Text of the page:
EIA predicts marginally higher gas prices, stronger winter coal burn

Natural gas spot prices averaged $3.68 per MMBtu at the Henry Hub in October, up 6 cents from the previous month’s price, the U.S. Energy Information Administration reported in the Nov. 13 version of its Short Term Energy Outlook.

While natural gas prices declined from April through August, they began increasing in September in anticipation of winter heating demand. EIA expects the Henry Hub price will increase from an average of $2.75/MMBtu in 2012 to $3.68/MMBtu in 2013 and $3.84/MMBtu in 2014.

Natural gas futures prices for February 2014 delivery (for the five-day period ending Nov. 7) averaged $3.57 per MMBtu. Current options and futures prices imply that market participants place the lower and upper bounds for the 95% confidence interval for February 2014 contracts at $2.70 per MMBtu and $4.73 per MMBtu, respectively. At this time a year ago, the natural gas futures contract for February 2013 averaged $3.86 per MMBtu and the corresponding lower and upper limits of the 95% confidence interval were $2.76 per MMBtu and $5.39 per MMBtu.

Coal production still down so far this year

Coal production for the first three quarters of 2013 was estimated to total 752 million tons, 15 million tons (2%) lower than in the same period of 2012. EIA projects total coal production of 1,012 tons in 2013. Coal production is forecast to grow by 2.7% in 2014 to 1,039 million tons as inventories stabilize and consumption increases. Inventory draws of nearly 30 million tons are expected to meet most of the growth in consumption in 2013.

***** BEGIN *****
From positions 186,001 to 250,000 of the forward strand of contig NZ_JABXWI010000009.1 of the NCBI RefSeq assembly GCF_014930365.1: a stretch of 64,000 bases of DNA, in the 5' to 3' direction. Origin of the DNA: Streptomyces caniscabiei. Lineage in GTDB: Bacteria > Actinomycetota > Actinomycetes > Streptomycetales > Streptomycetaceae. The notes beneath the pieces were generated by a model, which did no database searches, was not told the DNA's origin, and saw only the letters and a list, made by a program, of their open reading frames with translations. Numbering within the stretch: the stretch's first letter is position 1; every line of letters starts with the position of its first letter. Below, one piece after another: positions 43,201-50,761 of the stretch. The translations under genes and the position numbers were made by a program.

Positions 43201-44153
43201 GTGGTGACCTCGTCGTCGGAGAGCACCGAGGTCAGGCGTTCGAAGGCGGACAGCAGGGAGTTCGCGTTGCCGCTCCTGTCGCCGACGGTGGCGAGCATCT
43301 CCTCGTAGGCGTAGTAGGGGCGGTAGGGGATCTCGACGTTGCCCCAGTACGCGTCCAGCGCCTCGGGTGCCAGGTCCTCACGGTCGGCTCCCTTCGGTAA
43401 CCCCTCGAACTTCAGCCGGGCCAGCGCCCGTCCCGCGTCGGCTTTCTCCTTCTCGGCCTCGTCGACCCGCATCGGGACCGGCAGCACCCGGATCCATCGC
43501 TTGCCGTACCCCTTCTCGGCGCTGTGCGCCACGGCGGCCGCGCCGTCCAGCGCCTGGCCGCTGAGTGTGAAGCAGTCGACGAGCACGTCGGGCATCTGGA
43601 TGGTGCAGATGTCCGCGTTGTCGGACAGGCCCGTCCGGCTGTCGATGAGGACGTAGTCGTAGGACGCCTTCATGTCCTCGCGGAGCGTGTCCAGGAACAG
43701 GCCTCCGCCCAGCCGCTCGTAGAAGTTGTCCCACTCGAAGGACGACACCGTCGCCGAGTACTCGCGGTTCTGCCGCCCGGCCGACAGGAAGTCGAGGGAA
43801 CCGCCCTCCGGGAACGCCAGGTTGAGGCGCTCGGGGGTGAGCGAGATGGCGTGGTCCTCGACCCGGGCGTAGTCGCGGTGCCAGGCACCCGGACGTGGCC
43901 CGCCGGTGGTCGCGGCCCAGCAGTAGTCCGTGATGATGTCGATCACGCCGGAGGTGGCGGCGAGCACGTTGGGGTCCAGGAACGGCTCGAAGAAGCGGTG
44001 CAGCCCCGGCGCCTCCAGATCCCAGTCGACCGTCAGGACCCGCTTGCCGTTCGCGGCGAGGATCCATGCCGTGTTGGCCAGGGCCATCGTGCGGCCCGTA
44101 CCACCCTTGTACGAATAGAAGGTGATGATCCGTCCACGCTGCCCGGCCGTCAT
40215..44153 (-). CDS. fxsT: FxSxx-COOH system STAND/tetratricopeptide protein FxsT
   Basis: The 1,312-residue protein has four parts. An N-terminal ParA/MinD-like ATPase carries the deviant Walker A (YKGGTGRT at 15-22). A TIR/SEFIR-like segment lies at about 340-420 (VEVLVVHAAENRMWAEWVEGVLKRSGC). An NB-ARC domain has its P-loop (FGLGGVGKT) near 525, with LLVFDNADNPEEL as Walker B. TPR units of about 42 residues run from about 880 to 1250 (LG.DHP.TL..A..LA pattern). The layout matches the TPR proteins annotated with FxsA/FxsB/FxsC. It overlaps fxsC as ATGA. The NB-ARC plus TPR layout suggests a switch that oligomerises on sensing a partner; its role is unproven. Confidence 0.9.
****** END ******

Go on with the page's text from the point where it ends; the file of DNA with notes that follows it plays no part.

EIA estimates that total coal consumption for the first three quarters of 2013 was 700 million tons, or 35 million tons (5.3%) higher than the amount of coal consumed in the first nine months of 2012. The increase was mostly a result of increased consumption in the electric power sector due to higher natural gas prices. EIA expects total coal consumption for 2013 to reach 930 million tons (a 4.4% increase over 2012). Projected consumption grows to 957 million tons in 2014.

EIA expects nominal annual average coal prices to the electric power industry to fall for the first time since 2000, from $2.40/MMBtu in 2012 to $2.34/MMBtu in 2013. EIA forecasts average delivered coal prices of $2.36/MMBtu in 2014.

Coal generation expected to be up this winter

Electricity generation from renewable energy sources other than hydropower currently accounts for about 6% of total U.S. generation in all sectors, EIA noted. However, non-hydro renewables have experienced the highest growth of any power generation source over the last few years, averaging an estimated annual growth rate of 13% in 2012 and 2013. The share of generation supplied by non-hydro renewables has grown strongly in California in recent years.

EIA expects total U.S. electricity generation during the 2013-2014 winter months will be 0.7% higher than last winter. Higher prices for natural gas delivered to electric generators drive a projected 3.1% increase in coal generation this winter, while natural gas-fired generation falls by 3.0%.

Generation fueled by nuclear energy this winter declines by 0.9%, driven by the retirement of four nuclear units during the past year. Non-hydro renewable power generation rises by 3.6% this winter, which is a lower growth rate than in recent years.

EIA is projecting renewable energy consumption for electricity and heat generation in all sectors to increase by 4.4% in 2013. While hydropower declines by 1.2%, non-hydropower renewables used for electricity and heat generation grow by an average of 8.1% in 2013. In 2014, the growth in renewables consumption for electric power and heat generation is projected to continue at a rate of 2.6%, as a 0.6% increase in hydropower is combined with a 3.7% increase in non-hydropower renewables.

About Barry Cassell 20414 Articles
Barry Cassell is Chief Analyst for GenerationHub covering coal and emission controls issues, projects and policy. He has covered the coal and power generation industry for more than 24 years, beginning in November 2011 at GenerationHub and prior to that as editor of SNL Energy’s Coal Report. He was formerly with Coal Outlook for 15 years as the publication’s editor and contributing writer, and prior to that he was editor of Coal & Synfuels Technology and associate editor of The Energy Report. He has a bachelor’s degree from Central Michigan University.